Predictions of a retail rebound appear to be becoming a reality, with May sales skyrocketing at the fastest pace on record.
The welcome news of renewed purchasing enthusiasm comes as retailers look to their strategy for the post Covid-19 period and new consumer trends begin emerging.
So, let’s take a quick look at the current retail landscape…
May sales skyrocket
According to preliminary data from Focus Economics, nominal retail sales in May jumped 16.3 per cent over the previous month in seasonally-adjusted terms. This was in sharp contrast to April’s record 17.7 per cent freefall which was caused by widespread coronavirus shutdowns.
The rise in sales was reported as broad-based, but particularly pronounced increases were recorded in clothing, footwear and personal accessory retailing, and cafes, restaurants and takeaway food services.
“In annual terms, retail sales climbed 5.3 per cent in May, contrasting April’s 8.9 per cent plunge which had marked the sharpest decrease on record. Meanwhile, annual average growth in retail sales rose from 2.4 per cent in April to 2.6 per cent in May,” Focus Economics noted.
Consumer confidence improves
The surge in sales comes as consumer confidence also continues to improve, with the Westpac-Melbourne Institute consumer sentiment index indicating confidence has now returned to pre Covid-19 crisis levels.
Although sentiment still remains in negative territory with slightly more pessimists than optimists, major areas of improvement for June were the near-term economic outlook and spending decisions.
Strategy the retail priority
In response to the altered landscape in the wake of Covid-19, strategy has emerged as the major focus for retailers as they look to embrace a new normal and an altered customer.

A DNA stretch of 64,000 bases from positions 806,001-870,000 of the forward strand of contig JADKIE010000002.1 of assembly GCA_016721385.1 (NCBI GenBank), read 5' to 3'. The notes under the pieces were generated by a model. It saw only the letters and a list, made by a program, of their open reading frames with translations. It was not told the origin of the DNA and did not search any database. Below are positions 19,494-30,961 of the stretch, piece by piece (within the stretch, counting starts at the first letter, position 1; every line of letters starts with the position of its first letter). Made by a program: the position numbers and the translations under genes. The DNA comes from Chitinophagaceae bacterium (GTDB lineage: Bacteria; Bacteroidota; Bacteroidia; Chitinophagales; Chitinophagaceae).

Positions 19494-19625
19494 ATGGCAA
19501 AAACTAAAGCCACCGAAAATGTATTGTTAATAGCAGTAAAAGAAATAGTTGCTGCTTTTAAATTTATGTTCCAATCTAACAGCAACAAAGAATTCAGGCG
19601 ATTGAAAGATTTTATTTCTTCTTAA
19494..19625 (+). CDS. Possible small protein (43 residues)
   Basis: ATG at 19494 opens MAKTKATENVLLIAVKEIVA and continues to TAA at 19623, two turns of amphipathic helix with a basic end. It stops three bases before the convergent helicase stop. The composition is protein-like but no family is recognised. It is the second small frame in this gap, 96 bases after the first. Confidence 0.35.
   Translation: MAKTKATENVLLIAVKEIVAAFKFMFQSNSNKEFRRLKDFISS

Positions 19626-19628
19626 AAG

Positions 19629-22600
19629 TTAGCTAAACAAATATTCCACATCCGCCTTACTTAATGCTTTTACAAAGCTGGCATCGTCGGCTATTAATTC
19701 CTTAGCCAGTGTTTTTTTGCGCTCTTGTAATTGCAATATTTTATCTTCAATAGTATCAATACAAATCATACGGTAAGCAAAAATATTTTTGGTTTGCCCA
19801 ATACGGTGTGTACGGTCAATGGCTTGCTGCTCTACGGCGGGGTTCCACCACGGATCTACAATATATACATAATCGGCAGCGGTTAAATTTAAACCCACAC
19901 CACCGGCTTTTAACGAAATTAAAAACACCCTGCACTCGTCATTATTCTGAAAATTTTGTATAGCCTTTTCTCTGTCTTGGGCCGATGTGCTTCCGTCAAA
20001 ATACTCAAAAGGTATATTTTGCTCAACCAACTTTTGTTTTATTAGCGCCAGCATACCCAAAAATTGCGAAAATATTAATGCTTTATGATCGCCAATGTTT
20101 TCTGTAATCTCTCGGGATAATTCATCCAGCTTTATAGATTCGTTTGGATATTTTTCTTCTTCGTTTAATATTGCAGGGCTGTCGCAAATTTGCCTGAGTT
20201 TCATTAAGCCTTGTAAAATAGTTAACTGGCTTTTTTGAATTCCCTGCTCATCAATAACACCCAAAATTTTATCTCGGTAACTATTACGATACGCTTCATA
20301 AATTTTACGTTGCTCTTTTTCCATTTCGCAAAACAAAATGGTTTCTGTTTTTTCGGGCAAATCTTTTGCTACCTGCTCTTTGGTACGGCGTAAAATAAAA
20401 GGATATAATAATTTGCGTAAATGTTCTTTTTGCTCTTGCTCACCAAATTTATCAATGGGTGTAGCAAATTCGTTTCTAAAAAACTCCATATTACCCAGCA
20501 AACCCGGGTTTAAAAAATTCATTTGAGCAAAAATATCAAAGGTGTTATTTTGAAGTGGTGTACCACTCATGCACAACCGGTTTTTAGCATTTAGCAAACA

According to a recent report by the Retail Doctor, 88 per cent of retailers stated they have changed their operating focus for the next 12 to 18 months, with one in four noting they are spending more than half of their time on post Covid-19 strategy development.
This strategy takes into account a changed consumer and altered purchasing behaviour.
A changed customer
The restrictions and fear of Covid-19 not only changed the temporary lifestyle of customers, it also altered their spending habits and purchasing behaviour for the longer term.
Convenience, contactless purchasing and online buying all emerged as major trends, while Retail Doctor also noted the products consumers sought to buy have changed to suit an altered lifestyle.
Their report found:
- 50 per cent of retailers expect in-store sales to decrease post Covid-19
- 80 per cent of retailers expected online sales to increase
- 78 per cent believed it would take at least nine months for optimum performance to return, with 20 per cent of those noting it could be at least 20 months
That said, 41 per cent of retailers still planned to open new stores within the different landscape. When asked whether Covid-19 had impacted their store opening strategy, the results indicated:
- Two per cent said they planned to open more stores
- 20 per cent said they still planned to open the same amount
- 19 per cent said they would open more stores, but less than previously planned
- 19 per cent said it hadn’t impacted their store opening strategy
- 26 per cent said they weren’t planning to open new stores anyway
- 15 per cent said they had cancelled new store openings
Meanwhile, the Australian Financial Review has reported more and more retailers are going cashless as consumers turn to the safety of non-cash payments.
They reported ATM withdrawals in April were down 30 per cent on March and down 40 per cent on a year ago, while one retailer noted cash payments had fallen to less than 10 per cent of his store’s total sales value.
It’s a similar story in other countries like the UK where ATM transactions have fallen by 60 per cent throughout the Covid crisis, and the US where contactless payments are up 150 per cent since March last year.
In terms of takeaways, it’s clear both retail and the consumer service are changing. It’s equally clear many retailers are prepared to meet the challenges ahead with fresh strategies that embrace an altered landscape.
Online retail and cashless uptake appear here to stay, but when retail offers this convenience, Australian consumers still seem more than willing to spend.
You can read about the tools available to accommodate the shifting retail landscape here.